A and C are the opposite vertices of a square ABCD, and have
coordinates (a,b) and (c,d), respectively. What are the coordinates
of the vertices B and D? What is the area of the square?
A 1 metre cube has one face on the ground and one face against a
wall. A 4 metre ladder leans against the wall and just touches the
cube. How high is the top of the ladder above the ground?
Is there a relationship between the coordinates of the endpoints of a line and the number of grid squares it crosses?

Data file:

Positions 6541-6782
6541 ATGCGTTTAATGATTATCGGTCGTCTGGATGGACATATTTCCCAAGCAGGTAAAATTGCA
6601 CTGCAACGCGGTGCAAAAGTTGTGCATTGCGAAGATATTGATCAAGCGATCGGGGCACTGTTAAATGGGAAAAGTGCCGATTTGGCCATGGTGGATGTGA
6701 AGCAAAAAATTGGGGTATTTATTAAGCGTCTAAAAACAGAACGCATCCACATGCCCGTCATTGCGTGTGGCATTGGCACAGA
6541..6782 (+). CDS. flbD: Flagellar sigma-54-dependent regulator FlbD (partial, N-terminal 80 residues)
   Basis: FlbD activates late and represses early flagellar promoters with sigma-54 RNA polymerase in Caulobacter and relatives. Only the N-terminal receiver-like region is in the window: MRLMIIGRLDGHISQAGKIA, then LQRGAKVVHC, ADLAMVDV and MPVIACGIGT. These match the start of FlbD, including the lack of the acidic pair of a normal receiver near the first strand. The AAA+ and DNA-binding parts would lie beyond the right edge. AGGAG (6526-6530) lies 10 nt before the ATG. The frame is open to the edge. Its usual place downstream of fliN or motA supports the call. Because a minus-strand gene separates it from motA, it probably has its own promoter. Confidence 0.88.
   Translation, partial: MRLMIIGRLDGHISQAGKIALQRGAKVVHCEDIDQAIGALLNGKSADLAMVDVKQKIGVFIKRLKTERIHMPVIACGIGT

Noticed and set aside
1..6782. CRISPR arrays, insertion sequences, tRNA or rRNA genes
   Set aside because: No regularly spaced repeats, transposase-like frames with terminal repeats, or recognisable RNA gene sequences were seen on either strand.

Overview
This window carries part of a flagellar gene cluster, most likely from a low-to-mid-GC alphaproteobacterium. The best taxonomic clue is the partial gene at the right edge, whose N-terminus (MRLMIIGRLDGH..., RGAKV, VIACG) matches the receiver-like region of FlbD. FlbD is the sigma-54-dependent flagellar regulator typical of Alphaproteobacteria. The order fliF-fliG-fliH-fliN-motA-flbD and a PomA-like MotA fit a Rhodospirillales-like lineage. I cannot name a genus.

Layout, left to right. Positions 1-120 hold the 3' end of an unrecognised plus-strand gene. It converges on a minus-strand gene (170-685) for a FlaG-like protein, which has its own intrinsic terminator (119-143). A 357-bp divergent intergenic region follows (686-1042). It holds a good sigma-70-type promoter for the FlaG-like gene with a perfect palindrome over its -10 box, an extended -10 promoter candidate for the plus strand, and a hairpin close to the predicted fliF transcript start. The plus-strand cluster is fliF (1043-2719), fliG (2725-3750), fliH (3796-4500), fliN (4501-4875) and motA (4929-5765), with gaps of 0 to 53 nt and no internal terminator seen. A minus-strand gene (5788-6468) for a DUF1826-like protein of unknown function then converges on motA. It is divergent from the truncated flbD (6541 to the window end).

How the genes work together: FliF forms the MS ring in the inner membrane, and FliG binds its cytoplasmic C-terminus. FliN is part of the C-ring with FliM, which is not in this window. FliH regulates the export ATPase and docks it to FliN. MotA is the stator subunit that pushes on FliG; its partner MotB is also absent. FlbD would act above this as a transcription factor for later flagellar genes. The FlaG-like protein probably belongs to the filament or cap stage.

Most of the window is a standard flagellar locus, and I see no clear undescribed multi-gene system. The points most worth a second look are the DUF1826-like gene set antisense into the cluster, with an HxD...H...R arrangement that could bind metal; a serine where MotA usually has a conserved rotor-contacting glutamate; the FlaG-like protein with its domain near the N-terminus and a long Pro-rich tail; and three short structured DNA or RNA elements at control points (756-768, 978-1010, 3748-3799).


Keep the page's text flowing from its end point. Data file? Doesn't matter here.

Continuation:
Compare this to the problem
Vassil Vassilev from Lawnswood High School, has an idea for
constructing pentagons from the midpoints of edges based on nested
pentagons, and 5 pointed stars within them, which are all
enlargements of each other. You might like to play with this